Why does the carcass stiffen?
Carcass stiffens because of rigor mortis. When the life ends, there is a chemical change to the muscle cells. It's one of the recognizable signs of death.
A carcass will stiffen because of a process called rigor mortis. This means stiffness of death. This will begin to happen about 6-8 hours after death and can help to fix the time of death. The time is dependent on temperature and other factors. The carcass will loose the stiffness as the body tissues begin to decompose.
Yes it normal for infants to stiffen when crying or screaming. It is caused by the action of crying (try screaming really loud and you will find that you tense your body), they also stiffen if they do not want to be picked up. As long as the stiffness does not last beyond the crying there is nothing to worry about.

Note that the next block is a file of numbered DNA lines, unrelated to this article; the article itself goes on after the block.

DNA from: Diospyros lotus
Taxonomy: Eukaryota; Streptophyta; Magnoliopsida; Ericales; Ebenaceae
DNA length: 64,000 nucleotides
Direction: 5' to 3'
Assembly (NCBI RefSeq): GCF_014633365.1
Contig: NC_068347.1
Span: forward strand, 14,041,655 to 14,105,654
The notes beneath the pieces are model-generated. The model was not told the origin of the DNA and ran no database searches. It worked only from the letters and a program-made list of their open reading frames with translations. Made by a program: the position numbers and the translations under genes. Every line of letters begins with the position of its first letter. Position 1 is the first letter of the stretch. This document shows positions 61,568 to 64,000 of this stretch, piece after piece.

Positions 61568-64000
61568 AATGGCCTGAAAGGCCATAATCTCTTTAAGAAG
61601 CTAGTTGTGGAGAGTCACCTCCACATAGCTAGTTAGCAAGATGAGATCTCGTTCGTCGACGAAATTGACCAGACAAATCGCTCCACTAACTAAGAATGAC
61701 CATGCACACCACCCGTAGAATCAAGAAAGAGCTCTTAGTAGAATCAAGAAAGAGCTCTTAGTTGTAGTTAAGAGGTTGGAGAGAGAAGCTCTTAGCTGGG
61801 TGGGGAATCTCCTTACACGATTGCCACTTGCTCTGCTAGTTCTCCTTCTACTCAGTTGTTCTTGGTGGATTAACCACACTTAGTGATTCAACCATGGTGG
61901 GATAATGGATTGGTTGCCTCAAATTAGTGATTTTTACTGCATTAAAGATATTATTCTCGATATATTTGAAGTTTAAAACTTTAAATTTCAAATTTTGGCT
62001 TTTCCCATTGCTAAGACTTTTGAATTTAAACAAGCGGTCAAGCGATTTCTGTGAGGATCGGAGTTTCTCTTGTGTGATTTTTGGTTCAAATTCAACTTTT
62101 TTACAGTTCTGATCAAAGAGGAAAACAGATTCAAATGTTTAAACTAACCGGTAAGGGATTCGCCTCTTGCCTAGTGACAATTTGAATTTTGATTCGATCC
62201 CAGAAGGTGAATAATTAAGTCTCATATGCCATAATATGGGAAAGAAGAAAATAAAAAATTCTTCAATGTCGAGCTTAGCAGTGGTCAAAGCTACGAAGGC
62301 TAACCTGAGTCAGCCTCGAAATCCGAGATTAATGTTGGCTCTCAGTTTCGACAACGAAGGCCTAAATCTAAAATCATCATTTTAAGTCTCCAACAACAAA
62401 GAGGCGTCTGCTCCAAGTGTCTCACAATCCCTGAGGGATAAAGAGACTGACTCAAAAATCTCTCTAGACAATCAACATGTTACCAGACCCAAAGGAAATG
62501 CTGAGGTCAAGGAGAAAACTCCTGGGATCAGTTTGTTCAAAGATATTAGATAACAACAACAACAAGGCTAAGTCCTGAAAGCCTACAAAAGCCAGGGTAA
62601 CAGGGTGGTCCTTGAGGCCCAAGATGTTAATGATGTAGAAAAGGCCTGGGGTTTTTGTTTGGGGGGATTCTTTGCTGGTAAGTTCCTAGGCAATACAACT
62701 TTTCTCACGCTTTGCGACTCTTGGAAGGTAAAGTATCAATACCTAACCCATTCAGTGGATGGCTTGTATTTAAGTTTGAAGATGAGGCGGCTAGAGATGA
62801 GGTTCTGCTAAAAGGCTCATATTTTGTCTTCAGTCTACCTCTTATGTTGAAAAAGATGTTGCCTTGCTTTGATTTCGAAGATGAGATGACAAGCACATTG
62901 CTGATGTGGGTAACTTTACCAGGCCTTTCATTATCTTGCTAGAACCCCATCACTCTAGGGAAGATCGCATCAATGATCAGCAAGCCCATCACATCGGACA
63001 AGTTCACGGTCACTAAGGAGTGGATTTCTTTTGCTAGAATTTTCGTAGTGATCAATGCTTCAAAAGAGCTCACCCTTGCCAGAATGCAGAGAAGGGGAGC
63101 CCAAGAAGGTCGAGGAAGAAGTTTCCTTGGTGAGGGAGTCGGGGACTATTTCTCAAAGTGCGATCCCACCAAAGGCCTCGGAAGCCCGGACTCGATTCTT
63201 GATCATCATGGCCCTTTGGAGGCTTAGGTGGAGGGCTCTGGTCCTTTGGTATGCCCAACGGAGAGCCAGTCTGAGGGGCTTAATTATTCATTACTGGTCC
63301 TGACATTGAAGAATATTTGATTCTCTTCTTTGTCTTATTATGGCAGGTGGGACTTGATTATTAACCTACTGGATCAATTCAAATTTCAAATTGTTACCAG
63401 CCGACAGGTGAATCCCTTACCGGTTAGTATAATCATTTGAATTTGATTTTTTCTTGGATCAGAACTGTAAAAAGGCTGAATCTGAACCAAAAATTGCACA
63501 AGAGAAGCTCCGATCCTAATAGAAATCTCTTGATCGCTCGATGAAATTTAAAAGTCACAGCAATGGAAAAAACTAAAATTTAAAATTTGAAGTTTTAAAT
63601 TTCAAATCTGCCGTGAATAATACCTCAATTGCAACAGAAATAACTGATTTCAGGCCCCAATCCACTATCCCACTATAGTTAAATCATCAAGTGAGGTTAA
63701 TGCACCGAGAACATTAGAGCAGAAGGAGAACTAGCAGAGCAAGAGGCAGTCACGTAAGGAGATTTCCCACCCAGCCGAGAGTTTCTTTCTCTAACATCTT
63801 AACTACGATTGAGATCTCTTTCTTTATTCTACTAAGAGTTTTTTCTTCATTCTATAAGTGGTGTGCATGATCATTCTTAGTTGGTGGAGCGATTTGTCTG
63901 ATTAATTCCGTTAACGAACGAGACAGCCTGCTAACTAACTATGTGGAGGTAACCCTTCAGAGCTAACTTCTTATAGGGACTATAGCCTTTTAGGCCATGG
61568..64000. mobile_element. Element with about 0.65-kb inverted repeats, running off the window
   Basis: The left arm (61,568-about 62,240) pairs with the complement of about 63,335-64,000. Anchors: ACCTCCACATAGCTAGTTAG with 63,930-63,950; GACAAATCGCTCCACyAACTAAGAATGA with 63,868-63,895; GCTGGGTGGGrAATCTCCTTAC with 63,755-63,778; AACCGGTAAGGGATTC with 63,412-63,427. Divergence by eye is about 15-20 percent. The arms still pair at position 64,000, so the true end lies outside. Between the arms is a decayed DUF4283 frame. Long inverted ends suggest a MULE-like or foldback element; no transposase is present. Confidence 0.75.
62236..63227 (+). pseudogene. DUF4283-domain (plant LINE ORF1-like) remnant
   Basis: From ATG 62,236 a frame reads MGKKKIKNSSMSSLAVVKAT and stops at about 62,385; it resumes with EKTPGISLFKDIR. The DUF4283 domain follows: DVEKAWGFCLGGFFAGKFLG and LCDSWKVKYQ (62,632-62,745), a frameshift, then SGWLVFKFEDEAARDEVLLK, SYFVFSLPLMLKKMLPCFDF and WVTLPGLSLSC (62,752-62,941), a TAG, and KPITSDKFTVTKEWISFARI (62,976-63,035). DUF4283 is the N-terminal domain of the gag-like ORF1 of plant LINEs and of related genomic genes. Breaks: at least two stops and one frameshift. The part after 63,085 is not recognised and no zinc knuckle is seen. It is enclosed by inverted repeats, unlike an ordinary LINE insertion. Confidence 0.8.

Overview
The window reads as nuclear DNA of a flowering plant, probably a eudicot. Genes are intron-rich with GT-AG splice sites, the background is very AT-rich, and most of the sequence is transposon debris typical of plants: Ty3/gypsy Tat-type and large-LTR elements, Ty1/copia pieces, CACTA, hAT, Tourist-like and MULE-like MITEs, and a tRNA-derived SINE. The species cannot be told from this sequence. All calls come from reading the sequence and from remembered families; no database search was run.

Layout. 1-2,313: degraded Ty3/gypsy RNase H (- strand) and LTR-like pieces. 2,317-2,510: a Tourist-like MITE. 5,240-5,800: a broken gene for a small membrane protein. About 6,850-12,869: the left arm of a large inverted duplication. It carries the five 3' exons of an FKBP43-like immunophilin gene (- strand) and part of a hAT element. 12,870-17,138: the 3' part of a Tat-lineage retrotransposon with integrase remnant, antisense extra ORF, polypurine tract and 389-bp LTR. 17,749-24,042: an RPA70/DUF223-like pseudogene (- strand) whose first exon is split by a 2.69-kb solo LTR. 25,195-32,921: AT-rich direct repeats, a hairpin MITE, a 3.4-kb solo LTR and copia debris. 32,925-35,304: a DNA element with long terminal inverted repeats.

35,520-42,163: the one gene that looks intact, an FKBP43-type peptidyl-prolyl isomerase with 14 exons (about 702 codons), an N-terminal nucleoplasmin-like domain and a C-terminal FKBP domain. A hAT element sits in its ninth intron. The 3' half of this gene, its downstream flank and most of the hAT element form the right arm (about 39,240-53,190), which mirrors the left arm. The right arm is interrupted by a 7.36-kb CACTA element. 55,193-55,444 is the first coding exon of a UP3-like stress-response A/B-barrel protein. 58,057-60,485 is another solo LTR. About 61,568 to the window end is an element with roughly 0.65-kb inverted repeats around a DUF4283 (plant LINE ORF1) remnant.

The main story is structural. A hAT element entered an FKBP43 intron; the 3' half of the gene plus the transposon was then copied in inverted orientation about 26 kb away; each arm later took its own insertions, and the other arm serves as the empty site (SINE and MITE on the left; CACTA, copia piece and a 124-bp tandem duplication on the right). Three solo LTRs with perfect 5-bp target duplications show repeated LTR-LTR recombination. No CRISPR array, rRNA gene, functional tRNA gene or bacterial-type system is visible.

Since no carcass weight is the same, we will only use the average carcass weight taken from a Hereford-Angus cross steer that was finished at 1400 lbs. Doing the math, the carcass weight (dressing yield) of a 1400 lb steer is 0.58 x 1400 = 812 lbs. Then the amount of ready-to-eat meat (meat deboned and after cooking) from that carcass weight is 686 x 0.49 = 400 lbs. However, assuming by "meat" you are…